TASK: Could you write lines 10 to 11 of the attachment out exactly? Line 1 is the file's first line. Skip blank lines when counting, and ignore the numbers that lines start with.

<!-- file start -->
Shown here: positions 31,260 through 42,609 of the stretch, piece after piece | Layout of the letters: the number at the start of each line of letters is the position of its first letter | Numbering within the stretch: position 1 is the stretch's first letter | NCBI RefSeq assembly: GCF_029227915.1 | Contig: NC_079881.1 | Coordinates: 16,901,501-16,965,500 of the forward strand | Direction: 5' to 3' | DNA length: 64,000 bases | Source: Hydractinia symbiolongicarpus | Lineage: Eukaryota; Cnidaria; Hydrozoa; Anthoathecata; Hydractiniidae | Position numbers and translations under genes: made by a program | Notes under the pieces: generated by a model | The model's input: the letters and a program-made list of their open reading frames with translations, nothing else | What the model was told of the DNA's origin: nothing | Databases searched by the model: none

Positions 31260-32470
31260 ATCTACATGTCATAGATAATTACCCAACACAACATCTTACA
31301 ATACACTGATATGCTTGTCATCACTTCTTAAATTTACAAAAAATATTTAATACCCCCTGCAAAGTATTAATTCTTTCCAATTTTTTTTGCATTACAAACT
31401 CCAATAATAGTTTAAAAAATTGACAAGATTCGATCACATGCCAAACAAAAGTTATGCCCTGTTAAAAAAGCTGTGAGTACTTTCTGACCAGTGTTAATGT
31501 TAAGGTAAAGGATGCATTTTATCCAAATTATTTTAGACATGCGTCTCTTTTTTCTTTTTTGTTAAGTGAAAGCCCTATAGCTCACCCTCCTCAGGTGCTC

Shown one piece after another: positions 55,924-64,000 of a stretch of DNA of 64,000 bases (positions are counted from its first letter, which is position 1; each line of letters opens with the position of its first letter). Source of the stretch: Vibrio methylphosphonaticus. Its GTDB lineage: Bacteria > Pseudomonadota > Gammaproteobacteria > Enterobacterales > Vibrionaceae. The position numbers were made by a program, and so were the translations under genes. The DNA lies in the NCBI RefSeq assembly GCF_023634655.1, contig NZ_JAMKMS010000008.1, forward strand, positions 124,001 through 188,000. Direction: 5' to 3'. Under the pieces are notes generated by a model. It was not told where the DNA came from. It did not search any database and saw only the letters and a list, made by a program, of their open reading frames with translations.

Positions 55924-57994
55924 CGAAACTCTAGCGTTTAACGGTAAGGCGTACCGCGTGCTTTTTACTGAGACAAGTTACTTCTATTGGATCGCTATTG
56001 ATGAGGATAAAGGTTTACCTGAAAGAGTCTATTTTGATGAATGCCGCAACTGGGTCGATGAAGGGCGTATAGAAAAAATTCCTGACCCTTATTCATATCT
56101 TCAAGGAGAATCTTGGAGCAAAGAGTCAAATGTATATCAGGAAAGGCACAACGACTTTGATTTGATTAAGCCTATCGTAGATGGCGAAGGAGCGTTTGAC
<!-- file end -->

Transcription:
56001 ATGAGGATAAAGGTTTACCTGAAAGAGTCTATTTTGATGAATGCCGCAACTGGGTCGATGAAGGGCGTATAGAAAAAATTCCTGACCCTTATTCATATCT
56101 TCAAGGAGAATCTTGGAGCAAAGAGTCAAATGTATATCAGGAAAGGCACAACGACTTTGATTTGATTAAGCCTATCGTAGATGGCGAAGGAGCGTTTGAC